There can, of course, be valid series of entities that are only concerned with showing the physical or size relations between holons, e.g. atom, molecule, rock, geological formation, tectonic plate, planet, solar system, galaxy, galactic structure, etc. If the purpose of such a series is to show that physical objects can be very small or very large or any size in between, then the series may be completely valid but it will have nothing to do with holarchical inclusion or development. If the purpose is to show some developmental progression, then the AQAL principles and holonic tenets must be used to verify, among other things, the holarchy's, i) ordering of emergent properties; ii) inclusion with non-equivalence properties; iii) size/span relations; iv) ordering and logical allocation of quadrants/level/line relations; iv) order of chronological appearance of holarchic items. Such verifications will be needed depending on the context in which the series is presented. If some developmental/holarchical relationship between the items in the series is claimed, then verification of that relationship is essential. But again, holonic categories will be irrelevant and completely unnecessary for these verifying procedures. What is required is the application of AQAL principles to establish a truly developmental progression of related holons.
3. Artefacts and consciousness: People can be incorrectly treated as simply a part of some larger hierarchy of functional or technological environments.
Wilber and Kofman quite rightly don't want some very advanced technological products of society to be regarded as having any comparable interiority to truly advanced individual holons such as human beings. Nor do they want humans to be included in environments as simply cogs in some physical or technological system. They propose the artefact category as a way of sorting out those entities that have no inherent subjectivity and high levels of external organisation, e.g. computers, from entities that have both high internal and external organisation. This stops the creation of false holarchies that are only based on external complexity. Such confusions are rife within artificial intelligence circles where exterior complexity is equated with interior depth.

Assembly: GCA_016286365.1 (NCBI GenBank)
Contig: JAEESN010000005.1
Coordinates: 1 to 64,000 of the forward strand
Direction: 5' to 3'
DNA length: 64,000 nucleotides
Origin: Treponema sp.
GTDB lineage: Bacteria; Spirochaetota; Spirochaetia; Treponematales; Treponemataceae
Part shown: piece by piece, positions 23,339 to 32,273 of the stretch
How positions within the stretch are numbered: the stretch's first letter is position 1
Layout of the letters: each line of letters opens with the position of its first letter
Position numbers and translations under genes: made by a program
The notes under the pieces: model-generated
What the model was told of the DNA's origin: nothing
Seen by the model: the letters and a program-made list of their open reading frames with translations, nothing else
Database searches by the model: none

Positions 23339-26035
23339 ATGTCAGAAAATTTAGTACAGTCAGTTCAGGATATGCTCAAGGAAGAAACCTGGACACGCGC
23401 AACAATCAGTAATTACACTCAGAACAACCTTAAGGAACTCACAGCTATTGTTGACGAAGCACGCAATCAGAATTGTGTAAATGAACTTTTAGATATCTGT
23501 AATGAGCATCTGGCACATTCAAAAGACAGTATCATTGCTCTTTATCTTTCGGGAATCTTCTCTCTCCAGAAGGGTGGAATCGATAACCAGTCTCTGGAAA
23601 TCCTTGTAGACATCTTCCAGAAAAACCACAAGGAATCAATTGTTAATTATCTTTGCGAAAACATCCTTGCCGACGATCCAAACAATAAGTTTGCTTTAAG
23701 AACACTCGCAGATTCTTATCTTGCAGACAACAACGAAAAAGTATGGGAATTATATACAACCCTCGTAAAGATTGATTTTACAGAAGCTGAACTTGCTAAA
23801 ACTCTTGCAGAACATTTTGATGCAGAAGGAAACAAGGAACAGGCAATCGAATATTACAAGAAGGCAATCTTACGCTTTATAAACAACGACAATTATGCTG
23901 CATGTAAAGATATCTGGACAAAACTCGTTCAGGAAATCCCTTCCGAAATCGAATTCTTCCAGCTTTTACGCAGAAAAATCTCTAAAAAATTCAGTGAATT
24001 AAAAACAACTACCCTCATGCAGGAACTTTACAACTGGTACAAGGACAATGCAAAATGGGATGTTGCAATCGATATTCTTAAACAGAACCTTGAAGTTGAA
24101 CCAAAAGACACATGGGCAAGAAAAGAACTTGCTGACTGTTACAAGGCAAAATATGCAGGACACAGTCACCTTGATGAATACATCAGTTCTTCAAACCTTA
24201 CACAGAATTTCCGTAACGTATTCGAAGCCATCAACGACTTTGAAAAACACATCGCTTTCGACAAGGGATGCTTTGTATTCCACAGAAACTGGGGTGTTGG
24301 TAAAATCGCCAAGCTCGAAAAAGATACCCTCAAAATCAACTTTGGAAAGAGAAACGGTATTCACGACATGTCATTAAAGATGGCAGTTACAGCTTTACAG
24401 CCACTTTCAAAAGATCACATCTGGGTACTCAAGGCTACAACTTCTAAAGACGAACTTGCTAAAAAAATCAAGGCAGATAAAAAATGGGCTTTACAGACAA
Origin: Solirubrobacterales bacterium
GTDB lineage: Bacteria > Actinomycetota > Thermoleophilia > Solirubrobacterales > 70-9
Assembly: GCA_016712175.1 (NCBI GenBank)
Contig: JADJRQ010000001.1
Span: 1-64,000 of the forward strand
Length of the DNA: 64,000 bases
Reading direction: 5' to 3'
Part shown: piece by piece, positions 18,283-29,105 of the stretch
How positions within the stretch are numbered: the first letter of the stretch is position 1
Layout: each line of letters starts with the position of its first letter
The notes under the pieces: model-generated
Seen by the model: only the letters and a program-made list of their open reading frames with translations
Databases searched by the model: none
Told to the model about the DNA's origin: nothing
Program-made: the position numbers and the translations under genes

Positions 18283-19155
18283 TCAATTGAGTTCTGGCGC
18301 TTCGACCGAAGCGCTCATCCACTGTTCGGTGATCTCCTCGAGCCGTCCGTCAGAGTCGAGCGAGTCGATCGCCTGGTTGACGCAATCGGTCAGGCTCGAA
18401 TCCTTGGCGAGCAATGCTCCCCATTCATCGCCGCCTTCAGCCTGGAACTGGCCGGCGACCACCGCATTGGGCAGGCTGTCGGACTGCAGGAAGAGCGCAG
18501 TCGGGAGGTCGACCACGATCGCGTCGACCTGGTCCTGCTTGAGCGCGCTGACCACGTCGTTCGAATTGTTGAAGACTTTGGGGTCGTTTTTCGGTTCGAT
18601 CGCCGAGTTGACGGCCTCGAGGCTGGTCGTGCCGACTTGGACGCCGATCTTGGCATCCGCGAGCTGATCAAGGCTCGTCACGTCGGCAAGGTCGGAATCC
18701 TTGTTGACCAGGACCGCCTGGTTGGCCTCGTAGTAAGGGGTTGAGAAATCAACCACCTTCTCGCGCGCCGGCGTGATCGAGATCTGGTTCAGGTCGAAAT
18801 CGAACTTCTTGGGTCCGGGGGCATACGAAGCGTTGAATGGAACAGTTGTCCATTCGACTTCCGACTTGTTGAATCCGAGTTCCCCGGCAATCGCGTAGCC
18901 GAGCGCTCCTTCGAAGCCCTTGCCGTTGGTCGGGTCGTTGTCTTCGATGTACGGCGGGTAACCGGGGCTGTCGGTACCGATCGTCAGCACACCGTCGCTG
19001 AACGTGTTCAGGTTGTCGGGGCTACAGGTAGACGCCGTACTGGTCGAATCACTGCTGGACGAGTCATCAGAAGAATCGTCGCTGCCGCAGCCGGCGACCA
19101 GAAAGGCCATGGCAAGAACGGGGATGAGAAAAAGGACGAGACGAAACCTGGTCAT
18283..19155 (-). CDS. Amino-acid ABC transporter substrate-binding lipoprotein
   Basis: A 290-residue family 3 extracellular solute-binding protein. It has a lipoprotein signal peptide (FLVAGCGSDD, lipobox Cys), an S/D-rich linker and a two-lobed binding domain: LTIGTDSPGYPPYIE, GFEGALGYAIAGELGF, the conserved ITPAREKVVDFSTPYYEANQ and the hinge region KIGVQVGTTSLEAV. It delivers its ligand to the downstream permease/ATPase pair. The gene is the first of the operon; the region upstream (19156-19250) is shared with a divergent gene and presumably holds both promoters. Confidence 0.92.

Although this is a very common problem, once again (I know this is getting repetitive), there is no necessity to create an insentient category of product entities, or artefacts, to counter such errors. The AQAL principle that every holon has four quadrants means that the creation of an insentient category of holons is not an Integral solution to the problem. Instead of running into the absurd problems of trying to work out whether language, or art, or religion are insentient artefacts of human social holons, we only need to look at the holonic nature of these types of entities according to the existing principles of the AQAL framework. The Wilber-Kofman artefact category includes entities which, like any entity, can be analysed in terms of the four quadrants, levels, lines, developmental dynamics, etc. As such they will have interiority, but that interiority will, through the AQAL analysis, be seen to be of a very undeveloped, narrowly mechanical, and distributed kind. The huge discrepancy between the level of interior self-organisation and external complexity for computers is clearly disclosed through this method. Yet this approach does not rely on creating a Flatland category of holons that excludes them from having any patterned level of internal subjectivity as the Wilber-Kofman model does. Intelligence comes in many varieties and one factor important generator of that variety is the degree to which internal intelligence links in with external complexity of behaviour. (The AQAL analysis of the gap between internal level of consciousness and external level of complexity could derive something that might be called a Discrepancy Quotient. This quotient could be a useful tool in assessing the success or not of AI projects. The bigger the quotient the further AI is from the goal of creating artificial forms of intelligence. At the moment of course the DQ is considerable. When computers begin to express the wish to switch themselves off it will be substantially smaller :-). )